Patellofemoral Pain Syndrome

Experiencing knee pain underneath the kneecap with running or walking? If so, you may be one of many

Experiencing knee pain underneath the kneecap with running or walking?  Is it exacerbated by going up and down hills and stairs? If so, you may be one of many experiencing Patellofemoral pain syndrome (PFPS).  PFPS is a common knee issue that we see coming through our doors at SoleFit. This is a result of improper kneecap tracking, and can be caused by a variety of factors. To treat this issue, there are several things your pedorthist may suggest including short term and long term options. 

Short term treatments: 

Check your current walking/running footwear. Look for abnormal wear patterns that could be affecting your feet, ankles and knees. Also take a look at your gait (walking and/or running) in the shoes to determine if the support is adequate (either too much or too little) for your specific biomechanical needs.

Recommend training tweaks (if you are a runner), such as immediately reducing the duration of your runs, but increasing the frequency. These strategies can help reduce stress on the knees by not eliciting a pain response, and thus improving recovery time. Over time this will make it much easier to effectively increase training volume. 

Possible knee bracing and/or taping options for the knee in the short term. This can include patella tracking braces/sleeves to guide and stabilize the knee cap while recovering.  Taping around the patella to improve tracking can be another helpful and cost effective option. Custom orthotics or off the shelf arch supports can also potentially help reduce the discomfort involved with PFPS in the short term.

Evaluation of the impacts of daily habit, poor posture, and work ergonomics. Examples of this might be excessive periods of time sitting, hunched body positions, and limited low impact movement during the day.

Suggestions to improve comfortable range of motion in the hips, knees and ankles.  This can be done via daily static stretching, small amounts of yoga, or using a mobility tool like a foam roller, massage stick, or products like Yoga Tune Up balls.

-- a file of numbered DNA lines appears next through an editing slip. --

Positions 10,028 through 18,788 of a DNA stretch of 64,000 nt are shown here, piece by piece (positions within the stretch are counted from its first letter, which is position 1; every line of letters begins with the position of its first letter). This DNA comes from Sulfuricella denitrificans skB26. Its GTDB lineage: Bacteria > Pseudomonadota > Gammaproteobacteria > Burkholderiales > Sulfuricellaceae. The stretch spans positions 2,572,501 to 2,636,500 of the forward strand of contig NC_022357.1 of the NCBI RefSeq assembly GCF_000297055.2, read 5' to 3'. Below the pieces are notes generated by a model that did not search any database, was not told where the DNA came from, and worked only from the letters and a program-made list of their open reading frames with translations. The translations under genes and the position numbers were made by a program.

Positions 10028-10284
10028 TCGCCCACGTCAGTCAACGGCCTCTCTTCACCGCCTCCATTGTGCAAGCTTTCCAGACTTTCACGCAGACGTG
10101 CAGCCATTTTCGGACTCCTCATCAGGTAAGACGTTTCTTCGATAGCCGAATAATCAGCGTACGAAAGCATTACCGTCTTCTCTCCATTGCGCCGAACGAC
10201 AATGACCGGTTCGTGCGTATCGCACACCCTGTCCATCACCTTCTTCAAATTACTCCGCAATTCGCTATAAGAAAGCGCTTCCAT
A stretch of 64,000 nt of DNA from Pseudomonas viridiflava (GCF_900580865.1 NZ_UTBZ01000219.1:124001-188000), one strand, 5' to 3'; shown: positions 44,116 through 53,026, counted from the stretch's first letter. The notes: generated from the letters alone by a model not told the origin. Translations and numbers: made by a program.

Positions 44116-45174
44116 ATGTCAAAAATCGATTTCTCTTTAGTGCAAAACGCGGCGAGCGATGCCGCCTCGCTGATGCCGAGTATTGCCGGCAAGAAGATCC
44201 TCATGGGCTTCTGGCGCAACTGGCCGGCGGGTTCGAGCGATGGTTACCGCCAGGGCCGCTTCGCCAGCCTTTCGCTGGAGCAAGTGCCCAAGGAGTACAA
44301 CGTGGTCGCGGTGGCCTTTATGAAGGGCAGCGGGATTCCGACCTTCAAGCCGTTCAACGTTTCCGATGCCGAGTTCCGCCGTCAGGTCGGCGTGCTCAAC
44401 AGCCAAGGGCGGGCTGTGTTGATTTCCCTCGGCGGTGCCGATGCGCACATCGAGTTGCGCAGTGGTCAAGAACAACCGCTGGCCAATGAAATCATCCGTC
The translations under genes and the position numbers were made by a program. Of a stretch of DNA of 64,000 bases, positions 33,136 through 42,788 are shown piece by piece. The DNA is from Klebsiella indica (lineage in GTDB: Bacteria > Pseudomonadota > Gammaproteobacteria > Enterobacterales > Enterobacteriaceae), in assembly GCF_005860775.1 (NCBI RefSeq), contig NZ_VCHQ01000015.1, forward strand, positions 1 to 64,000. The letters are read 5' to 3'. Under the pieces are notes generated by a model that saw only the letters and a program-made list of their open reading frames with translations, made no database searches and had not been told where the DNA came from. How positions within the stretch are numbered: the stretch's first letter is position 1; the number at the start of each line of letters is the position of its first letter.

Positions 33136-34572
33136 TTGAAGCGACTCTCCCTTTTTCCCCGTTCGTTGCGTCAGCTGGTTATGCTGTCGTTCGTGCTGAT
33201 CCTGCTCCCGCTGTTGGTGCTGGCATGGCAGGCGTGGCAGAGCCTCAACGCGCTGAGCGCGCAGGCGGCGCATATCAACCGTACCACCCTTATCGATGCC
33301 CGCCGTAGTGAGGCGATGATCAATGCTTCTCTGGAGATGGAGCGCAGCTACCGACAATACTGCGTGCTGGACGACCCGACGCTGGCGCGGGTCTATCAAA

Finally, your pedorthist can also suggest effective warm up and cool down exercises to improve recovery. For most people with patellofemoral syndrome this would focus on  quadriceps/ hip flexors, hamstring and glutes. Also, a dynamic warm up routine is recommended for all avid walkers and runners. SoleFit’s video can be found here.

Long term treatments:

Knock knees (genu valgum), bowed knees (genu varum) and hip drop (Trendelenberg gait) are common causes of PFPS that can be addressed by strength evaluation and exercise over the long term. Patterns of hip dysfunction and/or foot weakness are common root causes of PFPS and should be identified in order to contribute to long term improvement.

Mobility work with a massage therapist or other allied health care practitioner can also be helpful to maintain proper mechanics through the hips, knees and lower leg.  This can really complement at-home exercises and warm ups in order to catch problems before they start.

Evaluation of intensity and volume of training is essential when returning to activity. Start with much less than you’re used to, let pain be your guide, and spread your training over more sessions of less time/intensity. 

Proper guidance and attention to form and technique according to the activity (running, resistance training, sport specifics) with a strength/sport coach, or personal trainer.

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